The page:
Lawmakers in the southeastern US state of Mississippi passed a bill on Tuesday banning abortion of pregnancies where a heartbeat is detectable -- from six weeks -- as human rights groups vowed to fight the move.
The "Heartbeat Bill" makes exceptions for medical complications, but not for cases of incest or rape.
"Except when a medical emergency exists that prevents compliance with this section, no person shall perform an abortion on a pregnant woman before determining if the unborn human individual that the pregnant woman is carrying has a detectable fetal heartbeat," the law states.
In a tweet, Governor Phil Bryant said he looked forward to signing the bill into state law "very soon."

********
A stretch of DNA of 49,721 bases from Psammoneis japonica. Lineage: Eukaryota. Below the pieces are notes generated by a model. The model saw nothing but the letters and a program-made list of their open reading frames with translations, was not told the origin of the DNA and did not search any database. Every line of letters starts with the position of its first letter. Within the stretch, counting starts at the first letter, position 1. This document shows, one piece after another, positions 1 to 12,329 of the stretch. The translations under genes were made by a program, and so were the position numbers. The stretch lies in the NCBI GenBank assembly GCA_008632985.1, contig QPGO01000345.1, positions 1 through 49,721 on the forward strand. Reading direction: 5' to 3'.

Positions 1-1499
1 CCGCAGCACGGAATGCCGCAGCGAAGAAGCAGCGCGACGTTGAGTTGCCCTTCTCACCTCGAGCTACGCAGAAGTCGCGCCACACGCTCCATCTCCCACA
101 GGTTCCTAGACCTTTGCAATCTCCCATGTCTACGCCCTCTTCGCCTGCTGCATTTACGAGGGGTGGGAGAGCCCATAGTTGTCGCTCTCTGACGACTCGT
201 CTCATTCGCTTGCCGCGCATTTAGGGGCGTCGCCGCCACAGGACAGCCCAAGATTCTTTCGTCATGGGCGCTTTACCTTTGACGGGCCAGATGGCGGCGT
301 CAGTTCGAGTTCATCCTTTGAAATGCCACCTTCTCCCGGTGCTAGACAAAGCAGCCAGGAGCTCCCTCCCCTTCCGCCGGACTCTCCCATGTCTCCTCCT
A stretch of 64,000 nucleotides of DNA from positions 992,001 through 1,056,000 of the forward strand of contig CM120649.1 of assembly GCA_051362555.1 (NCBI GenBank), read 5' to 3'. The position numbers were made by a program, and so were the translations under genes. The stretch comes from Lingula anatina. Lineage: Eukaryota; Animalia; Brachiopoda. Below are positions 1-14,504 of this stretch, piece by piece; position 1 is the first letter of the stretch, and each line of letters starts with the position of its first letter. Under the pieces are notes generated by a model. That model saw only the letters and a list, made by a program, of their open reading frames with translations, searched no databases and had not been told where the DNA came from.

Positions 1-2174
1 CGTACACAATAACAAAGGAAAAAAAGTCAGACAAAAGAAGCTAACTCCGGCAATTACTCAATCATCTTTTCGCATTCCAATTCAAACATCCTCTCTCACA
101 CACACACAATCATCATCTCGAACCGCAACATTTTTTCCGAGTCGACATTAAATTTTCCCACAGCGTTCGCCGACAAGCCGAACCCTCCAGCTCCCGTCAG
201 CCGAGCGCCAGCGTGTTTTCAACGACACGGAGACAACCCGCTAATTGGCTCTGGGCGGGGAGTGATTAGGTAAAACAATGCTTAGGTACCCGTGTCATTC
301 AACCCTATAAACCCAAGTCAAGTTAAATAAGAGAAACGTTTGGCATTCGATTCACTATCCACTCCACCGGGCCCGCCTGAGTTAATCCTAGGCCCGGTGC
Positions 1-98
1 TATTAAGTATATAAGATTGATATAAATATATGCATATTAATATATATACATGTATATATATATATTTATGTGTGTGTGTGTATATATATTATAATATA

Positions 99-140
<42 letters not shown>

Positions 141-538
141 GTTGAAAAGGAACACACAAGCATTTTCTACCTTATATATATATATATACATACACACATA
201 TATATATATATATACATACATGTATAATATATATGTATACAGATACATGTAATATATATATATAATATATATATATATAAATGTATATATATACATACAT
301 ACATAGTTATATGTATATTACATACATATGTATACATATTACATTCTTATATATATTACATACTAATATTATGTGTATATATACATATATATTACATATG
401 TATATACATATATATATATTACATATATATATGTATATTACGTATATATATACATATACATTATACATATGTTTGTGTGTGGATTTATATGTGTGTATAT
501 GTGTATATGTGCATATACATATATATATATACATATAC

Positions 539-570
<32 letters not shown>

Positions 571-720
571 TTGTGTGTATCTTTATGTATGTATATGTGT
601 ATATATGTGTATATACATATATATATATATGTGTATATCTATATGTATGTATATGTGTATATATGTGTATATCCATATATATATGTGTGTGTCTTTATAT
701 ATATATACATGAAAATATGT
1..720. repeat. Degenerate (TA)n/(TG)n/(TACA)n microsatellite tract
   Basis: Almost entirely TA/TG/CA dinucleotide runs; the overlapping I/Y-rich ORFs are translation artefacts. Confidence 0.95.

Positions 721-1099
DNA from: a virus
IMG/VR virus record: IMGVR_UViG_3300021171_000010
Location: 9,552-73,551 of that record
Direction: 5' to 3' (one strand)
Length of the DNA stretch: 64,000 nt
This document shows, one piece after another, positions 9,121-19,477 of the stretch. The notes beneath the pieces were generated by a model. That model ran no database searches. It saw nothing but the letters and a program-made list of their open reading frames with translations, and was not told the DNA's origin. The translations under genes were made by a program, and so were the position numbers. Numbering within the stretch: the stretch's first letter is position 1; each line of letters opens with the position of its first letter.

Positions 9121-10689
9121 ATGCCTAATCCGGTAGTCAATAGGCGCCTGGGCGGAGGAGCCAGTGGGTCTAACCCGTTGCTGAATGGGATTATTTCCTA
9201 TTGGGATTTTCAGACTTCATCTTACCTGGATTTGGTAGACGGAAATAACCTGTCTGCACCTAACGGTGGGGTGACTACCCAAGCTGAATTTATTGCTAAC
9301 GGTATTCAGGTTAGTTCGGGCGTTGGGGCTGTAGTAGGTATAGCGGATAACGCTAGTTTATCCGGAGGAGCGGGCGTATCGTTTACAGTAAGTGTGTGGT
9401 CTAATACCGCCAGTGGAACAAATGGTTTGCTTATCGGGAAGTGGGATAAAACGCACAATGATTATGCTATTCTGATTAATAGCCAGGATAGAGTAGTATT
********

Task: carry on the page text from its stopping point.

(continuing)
Elisabeth Smith, an attorney at the Center for Reproductive Rights, said the law would "ban abortion before most women know that they're pregnant."
Last year, the state passed another law banning abortion after 15 weeks of pregnancy, but a judge blocked it before it was ruled in November that it violated women's rights.
"Already, Mississippi has a slew of abortion restrictions and only one abortion clinic, making it nearly impossible to access abortion before six weeks of pregnancy," Smith added in her statement.
Last week, the state of Kentucky passed a similar law banning abortion where a heartbeat is detectable, but it was immediately blocked by a judge.
And there was a similar scenario in Iowa -- that law was blocked in January.
Lawmakers in Tennessee and Georgia, both southeastern states, are considering their own versions of the "Heartbeat Bill."